Yard & Garden Report


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Twisted Tomatoes and Taters

Herbicide injury is the #1 threat to gardens right now.

Herbicide injury to tomato
Herbicide injury to tomato.
Herbicide injury is the #1 threat to gardens right now. The damage is usually caused by accidental drift of lawn herbicides. Contaminated manure and straw are other emerging threats.

Once affected, there is little you can do. You cannot wash the chemical off your plants. Once you see curling, the chemical has been absorbed into the plant, including the harvested portions.

Then you are faced with the inevitable question as to whether or not the produce is safe to eat.

There are no easy answers here. It depends on the concentration, toxicity and persistence of the chemical. As the summer progresses, the herbicide concentration may decline, but the chemical can still be there. Laboratory tests are valuable; however, these tests are very expensive and not readily available.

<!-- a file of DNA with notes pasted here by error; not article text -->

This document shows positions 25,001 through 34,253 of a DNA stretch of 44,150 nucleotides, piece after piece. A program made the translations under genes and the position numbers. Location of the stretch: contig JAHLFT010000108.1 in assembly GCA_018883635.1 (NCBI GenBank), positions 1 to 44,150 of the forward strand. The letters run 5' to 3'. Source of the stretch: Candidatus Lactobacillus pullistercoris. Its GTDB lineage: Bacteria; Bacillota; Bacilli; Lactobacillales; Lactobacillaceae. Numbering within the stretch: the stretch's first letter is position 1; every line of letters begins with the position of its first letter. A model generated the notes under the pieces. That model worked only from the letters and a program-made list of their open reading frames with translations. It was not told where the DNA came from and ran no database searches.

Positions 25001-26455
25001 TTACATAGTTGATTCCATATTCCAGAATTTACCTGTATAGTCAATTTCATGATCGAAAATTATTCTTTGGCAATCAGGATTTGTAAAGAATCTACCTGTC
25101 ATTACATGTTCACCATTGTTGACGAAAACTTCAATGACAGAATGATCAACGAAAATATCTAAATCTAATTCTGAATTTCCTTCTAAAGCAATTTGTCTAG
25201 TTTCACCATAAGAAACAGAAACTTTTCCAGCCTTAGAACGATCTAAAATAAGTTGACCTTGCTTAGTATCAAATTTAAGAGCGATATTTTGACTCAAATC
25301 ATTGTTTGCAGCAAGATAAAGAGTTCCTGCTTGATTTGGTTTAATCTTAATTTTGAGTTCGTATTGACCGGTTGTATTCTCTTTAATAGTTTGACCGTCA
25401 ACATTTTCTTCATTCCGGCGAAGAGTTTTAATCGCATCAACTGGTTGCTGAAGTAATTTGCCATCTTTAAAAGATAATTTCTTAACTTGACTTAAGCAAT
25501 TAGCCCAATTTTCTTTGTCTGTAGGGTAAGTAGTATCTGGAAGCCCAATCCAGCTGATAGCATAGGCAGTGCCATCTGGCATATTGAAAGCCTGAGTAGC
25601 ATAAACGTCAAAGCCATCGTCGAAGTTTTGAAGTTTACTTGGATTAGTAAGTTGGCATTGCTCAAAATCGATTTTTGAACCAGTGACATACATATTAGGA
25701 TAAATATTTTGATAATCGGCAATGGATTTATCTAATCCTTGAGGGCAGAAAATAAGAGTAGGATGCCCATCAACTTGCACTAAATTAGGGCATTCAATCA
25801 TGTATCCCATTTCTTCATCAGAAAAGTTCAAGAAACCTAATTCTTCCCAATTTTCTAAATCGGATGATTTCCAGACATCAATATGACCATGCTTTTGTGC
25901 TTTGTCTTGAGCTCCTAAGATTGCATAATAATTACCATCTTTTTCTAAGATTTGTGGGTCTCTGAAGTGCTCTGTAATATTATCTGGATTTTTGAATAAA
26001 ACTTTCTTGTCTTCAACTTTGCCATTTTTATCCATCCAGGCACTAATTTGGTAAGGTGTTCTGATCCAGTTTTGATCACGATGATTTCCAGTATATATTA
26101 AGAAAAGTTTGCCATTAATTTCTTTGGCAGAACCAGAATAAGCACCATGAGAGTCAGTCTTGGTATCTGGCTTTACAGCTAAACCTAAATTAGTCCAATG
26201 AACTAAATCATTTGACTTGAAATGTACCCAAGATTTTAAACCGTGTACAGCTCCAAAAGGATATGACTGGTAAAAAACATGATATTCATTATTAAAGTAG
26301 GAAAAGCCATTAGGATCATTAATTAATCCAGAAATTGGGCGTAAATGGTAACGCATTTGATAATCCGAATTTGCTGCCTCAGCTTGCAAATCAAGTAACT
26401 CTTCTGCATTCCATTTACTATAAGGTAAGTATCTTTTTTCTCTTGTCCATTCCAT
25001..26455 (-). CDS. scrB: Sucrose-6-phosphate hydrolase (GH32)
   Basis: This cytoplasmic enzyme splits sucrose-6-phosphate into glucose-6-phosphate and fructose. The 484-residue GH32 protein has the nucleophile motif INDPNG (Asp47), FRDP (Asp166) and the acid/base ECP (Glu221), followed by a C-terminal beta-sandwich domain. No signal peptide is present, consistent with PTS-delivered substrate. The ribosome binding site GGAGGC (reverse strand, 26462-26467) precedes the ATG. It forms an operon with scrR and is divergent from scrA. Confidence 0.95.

Acute poisoning from vegetables affected with herbicide drift is unlikely, but long-term effects such as developing cancer are difficult to assess (Masiunas, 2012). It makes sense to minimize our exposure to toxic chemicals and not to consume herbicide-tainted vegetables.

Avoid spraying herbicides when your garden is growing. 

Do not use lawn clippings or straw unless you know the history of their exposure to herbicide. In most cases, lawns should be mowed at least three times before using the clippings for mulch.

Written by , Extension Horticulturist, North Dakota State University (NDSU). Photo courtesy of Julie Kramlich, Extension Agent, NDSU. 
Source: Masiunas, J. 2012. As cited in: What should you do with fruit and vegetables after pesticide drift? Penn State Extension: University Park.   


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